KISS Vs. The Vaselines: Who Best Puts the X in Sex?

The shadow of the 1980s hangs over the Vaselines’ new album (their first release in twenty years!), Sex With An X. And not just inasmuch as there’s a song titled “I Hate The 80’s.” The album title and title track, um, title also bear an unfortunate resemblance to the make-up-less KISS song “Let’s Put the X in Sex.” But how do these pieces of Glaswegian indie-pop and American-made hard rock actually stack up?

THE HOOKS

Of the two, KISS’s “X” is far more immediate-sounding; these guys didn’t get to the point of selling their own brand of coffin by accident. “Let’s Put the X in Sex” starts off with a Stonesy stomp that quickly turns to blues riffing that recalls ZZ Top. For one of the band’s signature songs, the opening is weirdly un-KISS-like. Which is not necessarily a bad thing, but still, originality points lost.

The chorus of KISS’s “X” is legitimately catchy, and this mind you is not coming from a KISS fan. Listening to the verses is a chore, and the less said about the bridge, the better, but I would not have imagined that I’d derive any amount of enjoyment from hearing Paul Stanley sing about his dong. Not bad at all.

The Vaselines song has a solid chorus as well–great, sing-song-y fun. Which is a gift! For everybody! And if the song had more of it, it’d be even better. But the duo pads out the song with a dull guitar solo midway through instead.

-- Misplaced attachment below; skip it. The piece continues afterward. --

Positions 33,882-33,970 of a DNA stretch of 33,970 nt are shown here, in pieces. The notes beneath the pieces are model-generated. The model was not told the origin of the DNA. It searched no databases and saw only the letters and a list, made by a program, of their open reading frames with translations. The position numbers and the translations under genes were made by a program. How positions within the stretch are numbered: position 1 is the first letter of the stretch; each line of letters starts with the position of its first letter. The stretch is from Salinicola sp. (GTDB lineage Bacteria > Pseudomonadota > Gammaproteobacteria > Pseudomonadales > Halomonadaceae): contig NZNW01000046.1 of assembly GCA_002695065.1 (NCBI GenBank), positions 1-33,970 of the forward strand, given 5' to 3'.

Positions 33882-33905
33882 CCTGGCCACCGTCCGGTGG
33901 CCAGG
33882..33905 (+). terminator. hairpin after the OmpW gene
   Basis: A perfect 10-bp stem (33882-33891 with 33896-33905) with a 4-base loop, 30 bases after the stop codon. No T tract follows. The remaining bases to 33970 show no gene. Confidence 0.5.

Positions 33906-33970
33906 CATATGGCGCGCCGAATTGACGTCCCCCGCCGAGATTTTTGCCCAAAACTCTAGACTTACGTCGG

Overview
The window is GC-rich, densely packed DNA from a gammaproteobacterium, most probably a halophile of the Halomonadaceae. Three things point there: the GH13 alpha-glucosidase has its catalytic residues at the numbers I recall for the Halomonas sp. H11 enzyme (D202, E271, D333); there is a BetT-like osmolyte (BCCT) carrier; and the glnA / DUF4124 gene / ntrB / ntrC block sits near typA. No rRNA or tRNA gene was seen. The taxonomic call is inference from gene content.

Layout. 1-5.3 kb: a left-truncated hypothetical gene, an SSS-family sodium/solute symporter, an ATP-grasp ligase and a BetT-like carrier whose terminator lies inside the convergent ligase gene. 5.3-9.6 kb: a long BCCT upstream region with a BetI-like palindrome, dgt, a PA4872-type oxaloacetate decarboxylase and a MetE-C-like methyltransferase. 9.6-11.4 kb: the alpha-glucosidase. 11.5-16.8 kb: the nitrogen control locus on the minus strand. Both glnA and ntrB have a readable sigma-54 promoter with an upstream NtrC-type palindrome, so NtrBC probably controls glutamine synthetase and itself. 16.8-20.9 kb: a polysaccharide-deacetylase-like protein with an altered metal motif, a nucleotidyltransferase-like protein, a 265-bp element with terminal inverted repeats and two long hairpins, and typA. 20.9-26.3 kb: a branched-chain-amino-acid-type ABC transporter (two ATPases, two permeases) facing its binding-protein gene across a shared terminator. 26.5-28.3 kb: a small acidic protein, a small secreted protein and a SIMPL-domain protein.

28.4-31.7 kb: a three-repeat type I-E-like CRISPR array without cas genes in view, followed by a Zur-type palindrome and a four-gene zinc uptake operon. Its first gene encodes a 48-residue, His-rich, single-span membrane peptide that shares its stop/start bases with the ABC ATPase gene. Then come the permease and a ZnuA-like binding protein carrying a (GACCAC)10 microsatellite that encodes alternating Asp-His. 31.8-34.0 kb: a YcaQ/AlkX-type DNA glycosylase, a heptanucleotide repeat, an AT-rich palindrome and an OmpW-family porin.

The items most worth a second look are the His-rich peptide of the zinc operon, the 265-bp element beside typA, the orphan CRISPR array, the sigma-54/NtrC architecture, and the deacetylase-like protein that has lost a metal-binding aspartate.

Points Awarded
Vaselines: 1
KISS: 2

THE LYRICS

KISS lyrics are famously bad, so maybe it’s unfair to include this category, but then again lots of Vaselines songs don’t go far beyond the level of schoolyard chants, poetry-wise. “Let’s Put The X In Sex” doesn’t pursue its noirish mystery-woman conceit very far, and the Vaselines mostly win by default, but the KISS song does have one great lyrical moment, as Stanley’s old flame arrives in his home and we learn that he’s an awful, awful detective:

I heard somebody knockin’ so I opened up the door/She wore a hat, shades, and a trench coat/Wasn’t wearin’ that much more/She said she knew my secrets but I didn’t have a clue/Then I saw those black lace panties and I knew that it was you

What?

V: 2
K: 1

THE PRODUCTION

The production on the Vaselines’ song is…fine? This is admittedly something I know very little about. But I do know bad production when I hear it, and the production on the KISS version is a typical, terrible, super-compressed ’80s rock recording. It sounds like Stanley is singing through a sheet of saran wrap.

V: 1
K: 0

THE ‘YOU-ARE-THERE’ SENSE OF EMOTIONAL INTIMACY, i.e. THE EXTENT TO WHICH THE SONG CONVINCINGLY APPROXIMATES THE TYPE OF UNIQUE ALMOST-SPIRITUAL INTERFACING WITH ANOTHER HUMAN BEING THAT’S–LET’S ACKNOWLEDGE–VERY DIFFICULT TO ACHIEVE BY MEANS OTHER THAN THE ACTUAL CARNAL ACT, MUCH LESS REPLICATE IN A POP SONG

Neither song really achieves this, and a better critic would acknowledge that neither band is really going for it either. But there’s at least a cool meta layer to the Vaselines track, what with them being two former bandmates reunited and once again *ahem* making music together.

V: 1
K: 0

THE WINNERS: The Vaselines, 5-3. Although if it were “I Hate the ’80s” and “Lick It Up” being judged, the end tally would be considerably different.

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